An Experimental Eulogy

Inspired by architecture, this hand­made book is a collection of 8 essays by phi­lo­so­phers and modern­ist designers.

Basic Facts


79, excluding foreword & misc.


8.5 × 11 inches


6-hole stab (Koki-style), french-fold
Hand-dyed wool cover


Canson Ingres white & black 100g
Fabriano Tiziano “lava red” 160g
Canson Mi-Teintes “wild poppy” 160g
Black Indian handmade paper


Walter Benjamin
William Morris
Rick Poynor
Anthony Froshaug
Jan Tschichold
Beatrice Warde
Eric Gill
Jacques Rancière

Initial Exploration


The objective of modern book design is to find a visual-semantic system that is der­ived from the con­tent and con­tains enough fle­xi­ble, extend­able mod­ules. A modern book has the illu­sion that it can go on for­ever. Time — a fun­da­men­tal part of human expe­ri­ence — is pre­scribed to the rea­der as mono­to­nous and se­quen­tial units. In the form of “los­ing con­text,” the rea­der is pun­ished for not fol­low­ing this sequen­tial order.

How can I des­ign a book that is not mono­to­nous and stri­ctly seq­uen­tial, while not fall­ing into cyni­cal post­mod­ern­ism? Is there a way out?

A book’s typical sequence

Inspiration: SANAA

SANAA’s 21st Century Museum of Contemporary Art (Kanazawa, Japan) is delightfully simple. It is still developed from a Miesian grid, but the spatial sequence for its inhabitants is very non-linear.

Design Goals


Homogeneous grid: grid does not imply seman­tic struc­ture but only helps with scale and proportion.


Faci­li­tate non-lin­ear­ity: reduce pun­ish­ment for ran­dom start and offer mul­ti­ple read­ing routes.


Intertextuality: running mul­ti­ple texts at the same time allows adja­cent texts and gra­phic to gene­rate new meaning.


Fluidity: inten­tional and tem­pered mis­ali­gn­ment blurs boun­daries, allowing the eye to roam freely.


Intertextuality: running multiple texts at the same time allows adjacent text and graphic to generate new meaning.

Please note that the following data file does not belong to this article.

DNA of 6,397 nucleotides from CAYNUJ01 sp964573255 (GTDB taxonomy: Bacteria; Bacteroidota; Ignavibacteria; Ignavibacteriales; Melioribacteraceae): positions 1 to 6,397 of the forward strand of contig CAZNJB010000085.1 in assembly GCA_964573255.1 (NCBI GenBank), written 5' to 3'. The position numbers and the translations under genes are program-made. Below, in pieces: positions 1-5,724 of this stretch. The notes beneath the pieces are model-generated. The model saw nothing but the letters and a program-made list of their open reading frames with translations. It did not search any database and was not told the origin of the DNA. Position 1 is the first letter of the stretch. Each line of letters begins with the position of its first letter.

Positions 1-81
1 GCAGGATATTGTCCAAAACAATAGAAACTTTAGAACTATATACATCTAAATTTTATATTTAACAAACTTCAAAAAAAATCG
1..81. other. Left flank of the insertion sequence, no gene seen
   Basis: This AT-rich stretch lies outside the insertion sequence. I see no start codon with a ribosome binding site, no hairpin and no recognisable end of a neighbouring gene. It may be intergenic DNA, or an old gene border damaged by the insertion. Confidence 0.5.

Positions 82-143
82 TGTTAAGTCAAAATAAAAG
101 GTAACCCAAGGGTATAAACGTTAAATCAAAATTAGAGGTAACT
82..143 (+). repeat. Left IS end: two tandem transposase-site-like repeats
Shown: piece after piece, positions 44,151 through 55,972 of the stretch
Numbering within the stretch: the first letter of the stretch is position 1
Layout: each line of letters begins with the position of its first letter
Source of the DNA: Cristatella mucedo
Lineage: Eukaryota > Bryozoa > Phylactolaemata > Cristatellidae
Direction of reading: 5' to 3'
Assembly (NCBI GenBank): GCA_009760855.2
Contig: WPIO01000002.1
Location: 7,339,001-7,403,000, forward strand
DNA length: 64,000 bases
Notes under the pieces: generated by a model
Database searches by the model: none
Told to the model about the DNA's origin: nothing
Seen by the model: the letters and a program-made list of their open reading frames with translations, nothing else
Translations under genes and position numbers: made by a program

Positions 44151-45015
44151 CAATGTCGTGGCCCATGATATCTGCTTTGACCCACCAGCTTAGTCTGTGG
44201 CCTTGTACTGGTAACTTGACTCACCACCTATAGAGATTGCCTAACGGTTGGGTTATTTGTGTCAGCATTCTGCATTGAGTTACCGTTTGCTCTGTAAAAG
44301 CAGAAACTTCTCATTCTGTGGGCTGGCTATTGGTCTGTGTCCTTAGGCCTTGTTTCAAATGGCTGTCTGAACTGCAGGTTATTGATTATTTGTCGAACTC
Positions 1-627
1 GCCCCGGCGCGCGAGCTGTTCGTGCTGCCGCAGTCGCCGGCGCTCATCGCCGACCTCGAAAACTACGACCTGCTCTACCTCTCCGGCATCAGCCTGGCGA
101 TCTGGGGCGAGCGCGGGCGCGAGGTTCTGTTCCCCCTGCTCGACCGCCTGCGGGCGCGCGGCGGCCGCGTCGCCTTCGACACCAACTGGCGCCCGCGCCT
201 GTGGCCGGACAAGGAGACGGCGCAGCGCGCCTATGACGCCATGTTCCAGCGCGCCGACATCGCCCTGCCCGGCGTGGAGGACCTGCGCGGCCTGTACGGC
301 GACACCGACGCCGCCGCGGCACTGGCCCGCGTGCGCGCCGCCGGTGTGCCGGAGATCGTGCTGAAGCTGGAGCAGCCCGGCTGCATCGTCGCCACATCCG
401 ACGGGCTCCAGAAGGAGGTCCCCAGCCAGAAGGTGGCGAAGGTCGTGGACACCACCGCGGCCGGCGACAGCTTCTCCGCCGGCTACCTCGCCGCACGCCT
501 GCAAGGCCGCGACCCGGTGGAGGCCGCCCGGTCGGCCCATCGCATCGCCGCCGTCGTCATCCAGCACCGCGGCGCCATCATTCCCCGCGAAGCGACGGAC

Fluidity: intentional and tempered misalignment blurs boundaries, allowing the eye to roam freely.

Toggle Grid

Spread layout becomes balancing objects on a flat plane.

Problem: Too much disorder

Bring back order

From critiques I realized that dis­sol­ving the grid too much is over­whel­ming for the reader.

I found Louis Kahn’s buildings ins­truc­tive. Kahn too likes to arr­an­ge small and sepa­rate volumes, but his pro­grams have a strong sense of order.

Inspiration: Louis Kahn

Throughout his life Kahn developed a preference for hollow columns. His early work, Yale art gallery (right), uses hollow concrete cylinder to host the stairs. His final piece, the Bangladesh Parliament complex (left), is still a giant hollow column surrounded by smaller volumes.

Central Void

Louis Kahn’s hollow column idea proved to be extremely ver­sa­tile in gra­phic lay­out. The text­blocks on four sides pro­vide enough repe­ti­tion to ground the rea­der, while the cen­tral void is lite­rally free for me to place any content.

Basic configuration

One side of vertical text

No vertical text

Toggle Grid

The side insets not only enhance the notion of a central void but also proved to guide thumb placement.

Captions are no longer docile. They actively invade the sur­round­ing text blocks to blur the grid’s boundaries.

Finished Book


I am Peiran Tan, a senior of visual communication design at the University of Washington. I am open for freelance and looking for a full-time job.

I believe good design brings relief, utility, and, if possible, beauty, into ordinary people’s lives.




My special thanks to Forma’s designer, David Jonathan Ross, who generously lets me use his typeface on a student license.